The consultants are coming — and they know just what the powerful want.
Just in time for Labor Day 2017, the U.S. Department of Labor has enshrined the latest member of the Labor Hall of Fame the Department created back in 1988.
And who gets this honor, a tribute that has gone to real heroes like Cesar Chavez, the legendary farmworker organizer, and Tony Mazzocchi, the moving force behind federal worker safety protections?
No joke. An honor created to salute “those Americans whose distinctive contributions in the field of labor have elevated working conditions, wages, and over-all quality of life of America’s working families” has gone to a President of the United States who “became the most powerful union buster in the world” and “stacked the National Labor Relations Board with officials who vehemently opposed unions.”
Labor Secretary Alexander Acosta announced the new honor in a ceremony at the Ronald Reagan Presidential Library and Museum in California. Reagan, Acosta noted, served as the president of the Screen Actors Guild, the movie-industry union, in the 1940s. He made no mention of the union that Reagan destroyed, the Professional Air Traffic Controllers Organization.
In 1981, only months after Reagan entered the White House, PATCO members struck for a shorter workweek and higher wages. Reagan fired 11,000 strikers, a norm-shattering move that gave America’s employers, in effect, a green light to permanently replace strikers.
Today, three dozen years later, the American labor movement has still not recovered. Back in the 1950s, one of every three American workers carried union cards. By 1989, the year Reagan left the White House, only one in six American workers belonged to a trade union.
What impact has this fading union presence had? Wages in the United States have, after adjusting for inflation, not increased since the early 1970s. And inequality has soared. Back in the 1950s, America’s richest 10 percent took in less than a third of the nation’s income. In 2015, the Economic Policy Institute points out, that top 10 percent captured nearly half America’s income, 47.8 percent.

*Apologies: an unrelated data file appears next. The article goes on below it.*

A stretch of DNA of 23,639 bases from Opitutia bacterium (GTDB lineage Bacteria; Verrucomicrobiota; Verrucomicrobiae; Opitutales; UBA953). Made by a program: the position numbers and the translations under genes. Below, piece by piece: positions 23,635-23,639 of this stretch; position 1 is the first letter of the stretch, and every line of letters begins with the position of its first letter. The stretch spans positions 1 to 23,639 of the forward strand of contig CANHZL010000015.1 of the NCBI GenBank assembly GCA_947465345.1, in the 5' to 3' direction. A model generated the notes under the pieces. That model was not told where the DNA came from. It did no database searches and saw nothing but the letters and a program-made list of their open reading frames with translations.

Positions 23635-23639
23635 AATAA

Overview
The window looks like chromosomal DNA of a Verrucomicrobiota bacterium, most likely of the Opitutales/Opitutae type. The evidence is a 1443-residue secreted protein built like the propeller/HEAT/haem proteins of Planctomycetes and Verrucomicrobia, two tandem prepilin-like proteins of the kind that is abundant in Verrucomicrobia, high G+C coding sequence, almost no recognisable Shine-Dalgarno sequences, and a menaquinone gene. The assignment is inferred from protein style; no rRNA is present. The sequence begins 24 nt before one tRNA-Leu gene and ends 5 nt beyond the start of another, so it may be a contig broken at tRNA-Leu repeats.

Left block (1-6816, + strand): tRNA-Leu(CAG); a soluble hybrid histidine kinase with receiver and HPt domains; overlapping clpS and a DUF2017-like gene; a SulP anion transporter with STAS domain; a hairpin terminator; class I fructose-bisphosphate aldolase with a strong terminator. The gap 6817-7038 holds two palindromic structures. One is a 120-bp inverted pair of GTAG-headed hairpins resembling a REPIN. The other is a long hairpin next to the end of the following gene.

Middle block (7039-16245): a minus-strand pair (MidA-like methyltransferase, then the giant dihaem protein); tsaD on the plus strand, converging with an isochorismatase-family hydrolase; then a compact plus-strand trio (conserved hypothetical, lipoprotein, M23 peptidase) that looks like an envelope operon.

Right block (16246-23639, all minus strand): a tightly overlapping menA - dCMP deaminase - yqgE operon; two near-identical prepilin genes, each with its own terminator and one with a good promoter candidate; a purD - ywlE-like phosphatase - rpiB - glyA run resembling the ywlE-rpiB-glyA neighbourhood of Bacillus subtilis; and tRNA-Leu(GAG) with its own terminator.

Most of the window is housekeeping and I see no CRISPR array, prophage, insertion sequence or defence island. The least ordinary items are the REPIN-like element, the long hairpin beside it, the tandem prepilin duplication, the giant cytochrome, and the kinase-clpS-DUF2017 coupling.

Ronald Reagan did not, of course, single-handedly generate this inequality. Attacks on the right to organize unions in America’s workplaces began before he took office and continued long after he left.
In fact, those attacks are still going strong today — and these days, in the Trump era, they’re even coming from right inside the Department of Labor.
The latest sorry example: The Occupational Safety and Health Administration, the Labor Department agency that Hall of Fame honoree Tony Mazzocchi fought so hard to create, has erased off the OSHA website home page a running list of all Americans killed on the job.
That list included the date, name, and cause of death of each workplace fatality and served as a public shaming of sorts for the employers involved. Killing the spotlight on this list, notes the National Employment Law Project’s Debbie Berkowitz, amounts to “a conscious decision to bury the fact that workers are getting killed on the job.”
Ronald Reagan did his best, as President, to do the same thing. To head OSHA, Reagan appointed a Florida construction company executive. That’s executive’s claim to worker safety fame? He had earlier, as his CV crowed, “organized the lobbying effort which killed the adoption of the Occupational Safety and Health Act by the State of Florida.”
Now Ronald Reagan sits in the Labor Department Hall of Fame. That could only happen in the deeply unequal America that Ronald Reagan did so much to help create.
Sam Pizzigati, an Institute for Policy Studies associate fellow, co-edits Inequality.org. His latest book — The Rich Don’t Always Win: The Forgotten Triumph over Plutocracy that Created the American Middle Class, 1900-1970 — traces how average Americans ended the nation’s original Gilded Age. Follow him at @Too_Much_Online.
Inequality.org co-editor Sam Pizzigati introduces his history of the successful struggle that toppled America’s original plutocracy.